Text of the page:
If you sell branded consumer products in your online store, your business is at a high risk because of the multi-channel strategies of manufacturers, marketplaces, and large specialty retailers.
Let’s say you sell Under Armour products. One of your items is a “Men’s Coldblack® Player Polo” that lists for $64.99. In addition to competition from Amazon.com, DicksSportingGoods.com, Golfsmith.com, and other specialty retailers, you now compete directly with UnderAmour.com. In fact, Under Armour is targeting 25 percent of its revenue to be generated from its online store. Under Armour is currently number 143 on the Internet Retailer Top 500 Guide and derives 9 percent of its revenue online. So you can see it has an aggressive online strategy to go from 9 to 25 percent.
Here’s what a consumer would find on Google by searching for this shirt.
As a consumer, I am likely to choose one of the top sites for this item. In fact, since UnderArmour.com is the second choice, I am likely to go there first, as it may have the largest selection of colors and sizes. Here is a screenshot of UnderArmour.com’s “Men’s Coldblack® Player Polo” landing page.
UnderArmour.com is a well-designed site, offering free shipping on all orders. If I like Under Armour products and am not trying to buy non-related items, I may also shop for other accessories or similar items while I am there. There would be no reason to shop at other stores.
If I decide to shop elsewhere, I will find the same basic selections and price at Amazon.com and DickSportingGoods.com and other smaller retailers. In most cases, they offered free shipping with a $49 order. So I could buy this shirt on many sites for the same price, before sales tax.
Since the pricing is consistent, Under Armour appears to protect its pricing as much as Apple and other major brands. If you are a smaller retailer, how do you successfully sell Under Armour and compete against these types of companies?
You may be thinking that its best to sell other branded products that are not structured this way. For now, that may be a workable strategy. But virtually all brands are moving toward this type of multi-channel model. They are investing heavily on online operations — sophisticated online stores, social media investment, and digital marketing. They likely have mobile-optimized stores and many also support apps. If you buy from them, they will market aggressively through email. They will likely offer promotions, free shipping, and possibly even loyalty rewards.
Build Customer Loyalty
In short, smaller online retailers must develop customer loyalty and improve their retention to succeed against these larger competitors. Price discounts will hurt your margins, and with branded items it may be more difficult to discount in the future. You need to find other items to sell, to retain customers.
It is far less expensive to resell to an existing customer than it is to acquire a new one. Let’s look at some of the ways to improve customer retention.
Improving Customer Retention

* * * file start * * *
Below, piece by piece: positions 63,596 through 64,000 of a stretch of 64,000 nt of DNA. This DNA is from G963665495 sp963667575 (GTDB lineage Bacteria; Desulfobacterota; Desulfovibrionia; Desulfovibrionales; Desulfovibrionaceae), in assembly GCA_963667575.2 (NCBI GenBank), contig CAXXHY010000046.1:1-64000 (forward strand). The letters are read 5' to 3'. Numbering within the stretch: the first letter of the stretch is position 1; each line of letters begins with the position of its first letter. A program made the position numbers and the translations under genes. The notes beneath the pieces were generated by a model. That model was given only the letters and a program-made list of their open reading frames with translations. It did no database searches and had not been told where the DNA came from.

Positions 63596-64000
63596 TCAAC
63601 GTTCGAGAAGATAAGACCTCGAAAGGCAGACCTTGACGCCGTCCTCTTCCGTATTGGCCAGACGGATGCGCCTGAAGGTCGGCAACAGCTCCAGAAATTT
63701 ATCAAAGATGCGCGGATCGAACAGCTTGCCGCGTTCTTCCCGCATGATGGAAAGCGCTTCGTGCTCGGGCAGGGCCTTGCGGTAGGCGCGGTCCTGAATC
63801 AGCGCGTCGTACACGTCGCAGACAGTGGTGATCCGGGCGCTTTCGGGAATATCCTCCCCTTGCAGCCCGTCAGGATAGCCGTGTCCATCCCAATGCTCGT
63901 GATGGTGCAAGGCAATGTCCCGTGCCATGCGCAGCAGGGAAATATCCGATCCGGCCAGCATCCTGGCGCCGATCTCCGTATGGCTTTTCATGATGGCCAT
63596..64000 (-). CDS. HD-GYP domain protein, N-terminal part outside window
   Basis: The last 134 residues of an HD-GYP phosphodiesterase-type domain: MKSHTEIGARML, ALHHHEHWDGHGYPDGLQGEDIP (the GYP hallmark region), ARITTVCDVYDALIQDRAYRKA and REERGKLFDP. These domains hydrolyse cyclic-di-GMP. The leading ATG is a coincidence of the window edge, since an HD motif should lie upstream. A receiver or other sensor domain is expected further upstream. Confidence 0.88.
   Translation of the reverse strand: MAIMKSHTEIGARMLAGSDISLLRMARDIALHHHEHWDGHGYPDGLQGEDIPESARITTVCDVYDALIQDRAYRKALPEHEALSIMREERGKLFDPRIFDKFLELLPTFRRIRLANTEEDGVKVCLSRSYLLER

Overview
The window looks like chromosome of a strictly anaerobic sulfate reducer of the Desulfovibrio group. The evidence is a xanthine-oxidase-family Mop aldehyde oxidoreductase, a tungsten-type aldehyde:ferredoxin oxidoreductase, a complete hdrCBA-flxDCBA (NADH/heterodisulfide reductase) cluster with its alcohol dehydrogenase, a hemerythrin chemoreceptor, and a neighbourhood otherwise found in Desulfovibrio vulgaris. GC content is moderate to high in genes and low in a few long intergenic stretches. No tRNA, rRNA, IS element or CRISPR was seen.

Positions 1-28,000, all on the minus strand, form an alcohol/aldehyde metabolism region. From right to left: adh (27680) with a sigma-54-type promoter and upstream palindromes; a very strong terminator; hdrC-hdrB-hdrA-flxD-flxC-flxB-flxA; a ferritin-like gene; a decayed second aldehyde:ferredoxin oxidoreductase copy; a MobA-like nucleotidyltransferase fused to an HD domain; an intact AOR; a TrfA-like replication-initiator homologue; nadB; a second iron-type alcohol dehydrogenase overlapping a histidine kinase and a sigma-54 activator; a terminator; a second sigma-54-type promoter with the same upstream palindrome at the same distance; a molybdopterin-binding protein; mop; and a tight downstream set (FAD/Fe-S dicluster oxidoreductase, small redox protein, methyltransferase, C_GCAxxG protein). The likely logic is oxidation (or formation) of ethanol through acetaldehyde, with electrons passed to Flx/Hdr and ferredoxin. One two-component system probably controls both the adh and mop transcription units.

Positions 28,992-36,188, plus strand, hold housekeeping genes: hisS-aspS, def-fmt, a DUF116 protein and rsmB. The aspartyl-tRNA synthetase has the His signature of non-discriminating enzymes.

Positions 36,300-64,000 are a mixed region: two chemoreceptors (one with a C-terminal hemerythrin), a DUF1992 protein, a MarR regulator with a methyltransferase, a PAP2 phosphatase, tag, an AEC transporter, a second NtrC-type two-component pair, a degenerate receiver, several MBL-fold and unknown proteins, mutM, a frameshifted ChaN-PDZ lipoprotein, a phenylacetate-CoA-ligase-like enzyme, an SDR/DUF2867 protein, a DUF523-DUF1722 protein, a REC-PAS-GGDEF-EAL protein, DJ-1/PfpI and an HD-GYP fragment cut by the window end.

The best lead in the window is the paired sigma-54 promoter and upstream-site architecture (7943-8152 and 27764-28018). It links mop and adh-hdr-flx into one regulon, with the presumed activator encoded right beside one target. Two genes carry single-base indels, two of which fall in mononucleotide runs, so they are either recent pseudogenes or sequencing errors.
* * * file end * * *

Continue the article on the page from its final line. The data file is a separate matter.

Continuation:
Amazon.com is using its Prime program to great advantage as a loyalty device. In addition to free two-day shipping on any order, members also receive benefits through Prime Instant Video and Kindle Owner’s Lending Library. Amazon also knows that Prime members spend much more time shopping on its site, thus increasing Amazon’s opportunity for more sales.
Smaller merchants need to develop their own loyalty programs that are similar to Prime. A good place to start is some level of free shipping. Since most online stores offer free shipping at some level, why not package it for all orders? It does not have to be 2-day shipping. It could be a single yearly charge like Amazon, or a one-time offer to purchase at a particular level and then receive free shipping for a year.
Structuring a Loyalty Program
But don’t use free shipping by itself as your loyalty program. By adding other benefits, you will increase your repeat business and customer retention rate. The lifetime value of a customer will increase with a well-designed and managed loyalty program. Some other elements of a program you may consider are:
- Same day or priority shipping;
- Free returns including return shipping;
- Exclusive offers for members only;
- A 5 to 15 percent discount on all orders based on the size of an individual order;
- A 5 to 15 percent discount on all orders once a milestone purchase level is achieved in a given time period;
- Reward points that can be accumulated for future purchases or discounts;
- Early access to new items or promotions;
- Secure access to personalized pricing based on your purchase levels;
- Occasional giveaways;
- Price matching offers.
In some cases, you may want to create a simple program that includes just free shipping and returns. Perhaps reward points make the most sense for your type of business. You may even want to have multiple levels. Evaluate your competitors to gauge the most effective elements of your loyalty program. Survey your customers to determine what would motivate them to buy more.
The point is to develop a program of some sort. Market it everywhere: on your home page, on product pages, in your shopping cart, in your emails, on social media. Tie it into your brand so that people associate your brand with that program. That way, if a consumer shops for a branded product like Under Armour, he may not get a direct discount from you on the purchase, but perhaps he’ll earn points for a future purchase, receive free shipping, and know that he doesn’t have to pay for the return shipping if the product is not as expected. That might be reason enough for him to go to your store for the purchase rather than a larger retailer where he has no prior relationship.